Before choosing a flooring material for your conservatory you must consider the use you will be putting your conservatory too. Here are different types of flooring that you can stylishly pull off:
Cork Conservatory Floors
Cork floors are tough, water-resistant, warm to the touch and natural insulators against cold and sound. They have a natural springiness that makes it pleasant to walk on and together these properties make it an ideal flooring for children to play on.
Laminate flooring mimics the look of a traditional wood floor and is much easier to install than a real wood floor. The best laminate floors are difficult to distinguish from real hardwood floors and less expensive.
Natural Stone Floors
There is a good choice of natural stone flooring products to choose for your conservatory in a variety of colours and natural markings:
1. Granite Tiles – are immensely hard making them highly resistant to liquids. They can be polished to a beautiful high gloss finish.
2. Limestone Tiles – are usually pale in colour and can have interesting surface markings; you will need to ensure that they are sealed before use.
3. Marble Tiles – are available in a variety of colours, but because they are susceptible to damage by acids, even mild ones such as found in lemons or spilt orange juice; they should not be used if your conservatory is part of a kitchen area.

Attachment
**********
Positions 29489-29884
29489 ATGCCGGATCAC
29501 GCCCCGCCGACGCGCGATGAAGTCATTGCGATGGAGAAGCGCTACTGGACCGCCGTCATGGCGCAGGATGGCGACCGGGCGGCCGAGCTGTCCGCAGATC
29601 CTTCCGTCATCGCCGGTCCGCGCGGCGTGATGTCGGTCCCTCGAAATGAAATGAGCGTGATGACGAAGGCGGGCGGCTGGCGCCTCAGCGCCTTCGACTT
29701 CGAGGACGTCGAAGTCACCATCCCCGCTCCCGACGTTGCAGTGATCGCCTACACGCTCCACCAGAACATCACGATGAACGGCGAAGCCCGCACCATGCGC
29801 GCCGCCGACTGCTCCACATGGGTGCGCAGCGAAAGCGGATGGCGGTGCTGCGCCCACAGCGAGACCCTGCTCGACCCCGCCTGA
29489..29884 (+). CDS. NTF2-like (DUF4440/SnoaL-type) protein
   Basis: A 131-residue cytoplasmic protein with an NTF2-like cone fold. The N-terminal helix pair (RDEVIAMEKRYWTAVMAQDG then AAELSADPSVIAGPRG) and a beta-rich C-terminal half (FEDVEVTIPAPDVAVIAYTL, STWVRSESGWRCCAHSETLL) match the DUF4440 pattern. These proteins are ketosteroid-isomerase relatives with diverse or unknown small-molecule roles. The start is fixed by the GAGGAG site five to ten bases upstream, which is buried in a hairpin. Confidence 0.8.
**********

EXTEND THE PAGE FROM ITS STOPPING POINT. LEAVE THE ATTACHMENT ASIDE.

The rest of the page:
4. Slate Tiles – come in different colours and textures and will need sealing. In the first few weeks of use small flakes can be dislodged from them and they will need resealing to protect the flaked areas.
5. Ceramic Floor Tiles
Ceramic floor tiles are available unglazed and glazed. There are four basic types of ceramic flooring tile:
a. Glazed Ceramic – tiles are very durable and easy to maintain. They are water-resistant, making them ideal if part of your conservatory is a kitchen area.
b. Porcelain Tiles – are made by compacting clay and other materials at very high pressure, making them the hardest man-made tile and virtually water-resistant. They need no sealer or on-going waxing.
c. Quarry Tiles – were originally made from quarried stone, but for many years they have been manufactured from clay and are thus natural earth shades of grey, red and brown depending on the source.
d. Terracotta Tiles – are softer and thus more prone to scratching than ceramic tiles and due to the nature of the material have to be made thicker to avoid breakage.
Ceramic tiles are cold so are ideal in a south-facing conservatory, but they are not nice to walk on in bare feet in cold weather. So you should consider either electric or hot water underfloor heating if you use ceramic tiles in your conservatory and plan to use it in winter.
Natural hardwoods are good, especially for wooden perfect fit blinds. Until recently hardwood floors were not recommended for use in a conservatory, especially in a wet area where moisture could make the planks shrinkage, warp or split. Using natural hardwood flooring in a south-facing conservatory was also not recommended due to the excessive heat and danger from shrinking, warping and splitting.
Wood flooring in a conservatory is not only a highly practical option, it can look really stylish too, but it’s important that you choose the right type of wood flooring.